The floor at the transom extends around the engine well, making it easy to access the rear of the boat when fighting a fish around the motor. The well is wide enough to take an auxiliary in addition to the main motor, which is rated to 150hp, although the 115 horses fitted to the test boat would be comfortably adequate for most situations.

There is a cutting board to starboard on the transom, which I felt would be too low for most people to find useful (I have been told the company is developing a bait table for the Australian market so it will be interesting to see what the Americans come up with for us). The transom is also home to neatly hidden compartments for batteries, fuel filters and the bilge tank, and there is an option for removable dicky seats in the corners each side of the motor.

When cruising in the driver's seat, I felt well protected by the high tempered-glass windscreen wrapping around the driving position. It affords excellent all-round vision and there is no buffeting from the breeze when underway.

There is good grip on the rubber-lined wheel and, with such a wide range of adjustment from the seat and the wheel, almost everyone is going to find a comfortable driving position. The throttle is mounted high on the side and I found it a little awkward at first, but I quickly got comfortable and found it well placed when driving while standing.

 

THE ROUGH STUFF

We started off our drive in the calm of Berowra Waters before deciding to head to the bridge over the Hawkesbury for some fishing. By the time we did some speed runs this became a cruise of about 45 minutes, while a southerly gale had turned the river into a very unpleasant place by the time we arrived. No fish, but plenty of opportunities to experience the Commander in more demanding conditions.

During our test runs across all angles of wind the boat stayed dry as the big spray rails sent water well clear of the boat. In winds of 25kts (46kmh) I was expecting the big windscreen to have some effect on stability, but even at full revs the boat tracked true without any undue leaning.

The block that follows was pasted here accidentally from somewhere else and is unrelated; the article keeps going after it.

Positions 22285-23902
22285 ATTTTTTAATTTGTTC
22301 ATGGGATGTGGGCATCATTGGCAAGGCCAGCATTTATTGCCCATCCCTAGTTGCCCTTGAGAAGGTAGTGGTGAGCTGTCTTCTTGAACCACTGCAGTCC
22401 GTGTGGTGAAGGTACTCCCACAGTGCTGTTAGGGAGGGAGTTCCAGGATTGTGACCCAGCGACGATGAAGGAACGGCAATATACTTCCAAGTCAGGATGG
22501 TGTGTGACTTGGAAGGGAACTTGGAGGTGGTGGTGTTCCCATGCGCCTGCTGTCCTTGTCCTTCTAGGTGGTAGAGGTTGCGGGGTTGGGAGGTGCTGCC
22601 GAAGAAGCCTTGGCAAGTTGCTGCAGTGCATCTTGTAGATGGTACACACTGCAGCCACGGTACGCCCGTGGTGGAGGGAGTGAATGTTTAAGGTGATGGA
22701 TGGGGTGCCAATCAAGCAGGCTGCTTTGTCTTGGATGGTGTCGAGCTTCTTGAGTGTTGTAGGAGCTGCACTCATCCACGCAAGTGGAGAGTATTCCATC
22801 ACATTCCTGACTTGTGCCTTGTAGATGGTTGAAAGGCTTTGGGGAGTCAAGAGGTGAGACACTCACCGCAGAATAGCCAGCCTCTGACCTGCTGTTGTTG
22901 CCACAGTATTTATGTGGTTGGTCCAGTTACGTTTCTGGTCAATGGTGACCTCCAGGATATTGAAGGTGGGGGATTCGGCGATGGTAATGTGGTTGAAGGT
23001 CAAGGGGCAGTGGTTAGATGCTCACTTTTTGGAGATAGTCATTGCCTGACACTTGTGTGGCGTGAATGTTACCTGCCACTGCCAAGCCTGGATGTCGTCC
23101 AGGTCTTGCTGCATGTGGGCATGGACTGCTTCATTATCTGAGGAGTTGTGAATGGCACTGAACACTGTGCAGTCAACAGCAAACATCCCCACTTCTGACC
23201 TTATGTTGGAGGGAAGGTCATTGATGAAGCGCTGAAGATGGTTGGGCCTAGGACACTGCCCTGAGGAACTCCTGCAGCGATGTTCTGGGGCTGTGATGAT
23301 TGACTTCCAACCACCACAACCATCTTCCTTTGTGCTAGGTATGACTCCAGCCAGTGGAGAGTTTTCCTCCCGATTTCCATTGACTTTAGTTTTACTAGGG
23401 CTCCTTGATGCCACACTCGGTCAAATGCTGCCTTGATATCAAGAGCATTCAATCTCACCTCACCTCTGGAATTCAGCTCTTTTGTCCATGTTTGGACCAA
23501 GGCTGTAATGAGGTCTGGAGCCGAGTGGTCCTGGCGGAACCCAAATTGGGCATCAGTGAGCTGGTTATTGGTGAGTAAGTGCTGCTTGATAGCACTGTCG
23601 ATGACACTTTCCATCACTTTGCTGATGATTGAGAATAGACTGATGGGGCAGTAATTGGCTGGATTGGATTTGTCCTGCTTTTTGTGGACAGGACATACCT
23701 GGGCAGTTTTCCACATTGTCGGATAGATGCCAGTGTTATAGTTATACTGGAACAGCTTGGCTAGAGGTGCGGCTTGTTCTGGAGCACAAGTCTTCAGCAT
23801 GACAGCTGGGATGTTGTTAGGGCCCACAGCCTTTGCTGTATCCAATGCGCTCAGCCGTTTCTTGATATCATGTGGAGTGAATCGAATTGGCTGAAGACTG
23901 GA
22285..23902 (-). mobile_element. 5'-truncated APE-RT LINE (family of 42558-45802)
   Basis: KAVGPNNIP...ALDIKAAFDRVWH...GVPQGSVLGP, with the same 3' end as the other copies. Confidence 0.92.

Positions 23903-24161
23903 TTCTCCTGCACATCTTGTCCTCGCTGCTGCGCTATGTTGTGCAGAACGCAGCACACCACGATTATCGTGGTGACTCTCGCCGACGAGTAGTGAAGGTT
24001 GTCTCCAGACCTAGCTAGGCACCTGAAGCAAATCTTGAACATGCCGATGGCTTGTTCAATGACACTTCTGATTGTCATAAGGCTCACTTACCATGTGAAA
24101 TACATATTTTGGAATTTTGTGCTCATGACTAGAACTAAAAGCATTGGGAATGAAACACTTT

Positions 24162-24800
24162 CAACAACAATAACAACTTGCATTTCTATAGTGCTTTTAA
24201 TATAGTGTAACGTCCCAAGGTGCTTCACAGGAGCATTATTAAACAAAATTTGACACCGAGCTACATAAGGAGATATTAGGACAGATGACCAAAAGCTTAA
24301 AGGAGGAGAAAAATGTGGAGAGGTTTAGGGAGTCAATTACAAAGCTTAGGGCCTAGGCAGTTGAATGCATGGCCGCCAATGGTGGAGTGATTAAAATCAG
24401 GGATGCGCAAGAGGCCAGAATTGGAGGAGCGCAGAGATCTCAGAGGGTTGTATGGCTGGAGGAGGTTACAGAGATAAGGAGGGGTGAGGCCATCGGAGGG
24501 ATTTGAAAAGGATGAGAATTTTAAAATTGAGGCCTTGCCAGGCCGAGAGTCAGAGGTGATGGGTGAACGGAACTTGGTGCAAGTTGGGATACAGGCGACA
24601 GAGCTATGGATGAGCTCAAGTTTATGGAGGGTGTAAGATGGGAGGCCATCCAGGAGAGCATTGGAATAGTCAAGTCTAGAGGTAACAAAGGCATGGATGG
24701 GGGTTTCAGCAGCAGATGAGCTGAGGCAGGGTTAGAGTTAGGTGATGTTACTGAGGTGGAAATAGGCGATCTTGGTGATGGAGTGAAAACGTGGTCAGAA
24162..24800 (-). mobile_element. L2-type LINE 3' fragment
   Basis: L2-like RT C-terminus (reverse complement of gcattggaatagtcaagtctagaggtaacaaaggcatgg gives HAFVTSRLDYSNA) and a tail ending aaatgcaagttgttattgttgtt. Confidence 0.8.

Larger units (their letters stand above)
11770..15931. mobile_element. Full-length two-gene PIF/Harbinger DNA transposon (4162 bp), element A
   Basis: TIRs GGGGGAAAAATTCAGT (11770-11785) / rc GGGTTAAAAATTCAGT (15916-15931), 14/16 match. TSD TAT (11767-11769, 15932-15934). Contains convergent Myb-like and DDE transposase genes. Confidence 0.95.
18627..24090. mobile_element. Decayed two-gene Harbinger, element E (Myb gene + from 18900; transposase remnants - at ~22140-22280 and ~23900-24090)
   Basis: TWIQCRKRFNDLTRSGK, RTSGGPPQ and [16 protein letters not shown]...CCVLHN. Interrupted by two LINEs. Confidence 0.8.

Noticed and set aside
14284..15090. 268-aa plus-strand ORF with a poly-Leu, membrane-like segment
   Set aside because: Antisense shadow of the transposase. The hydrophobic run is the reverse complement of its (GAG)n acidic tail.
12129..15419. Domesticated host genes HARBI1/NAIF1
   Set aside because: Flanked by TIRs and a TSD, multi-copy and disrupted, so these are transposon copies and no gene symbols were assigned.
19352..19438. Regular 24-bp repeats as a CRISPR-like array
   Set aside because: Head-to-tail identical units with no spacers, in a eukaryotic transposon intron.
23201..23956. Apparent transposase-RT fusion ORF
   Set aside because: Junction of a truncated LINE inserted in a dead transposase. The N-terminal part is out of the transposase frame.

Although we didn't get in any real fishing time, we did get a good feel for the boat. It remained stable in the gusty conditions and there was enough room for three anglers to move and cast lures.

With a maximum rated horsepower of 175, I was half expecting the four-stroke Mercury 115hp fitted to the test boat to be a bit sluggish, but that was far from the case. It climbed out of the hole pretty well on 2800rpm at 13kts (24kmh), and after 3500rpm it really got going and accelerated rapidly to nearly 40kts (74kmh). The boat liked to cruise in the 4000rpm range, where speed was 22kts (41kmh).

I have said the 115hp is adequate, and it is, but a bigger donk would drag the Commander out of the water more quickly, while providing a top-end advantage. Even so, I could live with the motor that's fitted and it would be up to the job for all but the biggest rev heads.

 

THE WRAP

Handling has always been one of the standout features on all of the Crestliners I've driven, and the Commander is no exception.

It turns as hard as you want in a predictable arc and only shows signs of cavitation in the most extreme full-power turns. It was soft and stable across the chop, with no shake or banging from the hull or fittings.

For a boat that looks like a Hummer, the Commander handles like a sporty road car. And for all the first impression of it being the black sheep of the Crestliner family, it proved to be just as refined and gentle as its siblings.

 

ON THE PLANE...

· Excellent build and finish

· Great innovative design

· Open cockpit and easy access

 

DRAGGING THE CHAIN...

· Looks might frighten the children

· Needs a better table for bait fisher folk




PERFORMANCE

13kts (24kmh) @ 2800rpm (plane)

15kts (29kmh) @ 3000rpm

17kts (32kmh) @ 3500rpm

22kts (42kmh) @ 4000rpm

28kts (53kmh) @ 4500rpm

32kts (60kmh) @ 5000rpm

36kts (67kmh) @ 5500rpm

39kts (72kmh) @ 6000rpm (wide-open throttle)

 

Specifications: Crestliner Commander 1850

 

HOW MUCH?

Price as tested: $52,990

Options fitted: Fishbox, in-floor storage; power steering (Verado only); hydraulic steering with tilt; stainless steering wheel; helm seat slider port; starboard side benches; bow anchor; roller swim platform; Jensen stereo

Priced from: $52,990

 

GENERAL

Type: Monohull fishing

Material: Alloy

Length: 5.7m

Beam: 2.39m

Weight: 710kg

Deadrise: 17°

 

CAPACITIES

People: 6

Rec. HP: 115

Max. HP: 150

Fuel: 125lt

 

ENGINE

Make/model: Mercury 115hp four-stroke

Type: Inline four, 16-valve, dual overhead cam

Weight: 181kg

Displacement: 1732cc

Gear ratio: 2.33:1

Propeller: 19in Black Max

 

MANUFACTURED BY

Crestliner Boats

Web: www.crestliner.com

 

SUPPLIED BY

Avante Marine NSW (through Berowra Waters Wholesale)

212 Silverwater Road

Silverwater, NSW 2128

Tel: (02) 9737 0727

Web: www.avantemarine.com.au

 

Originally published in TrailerBoat #289, December 2012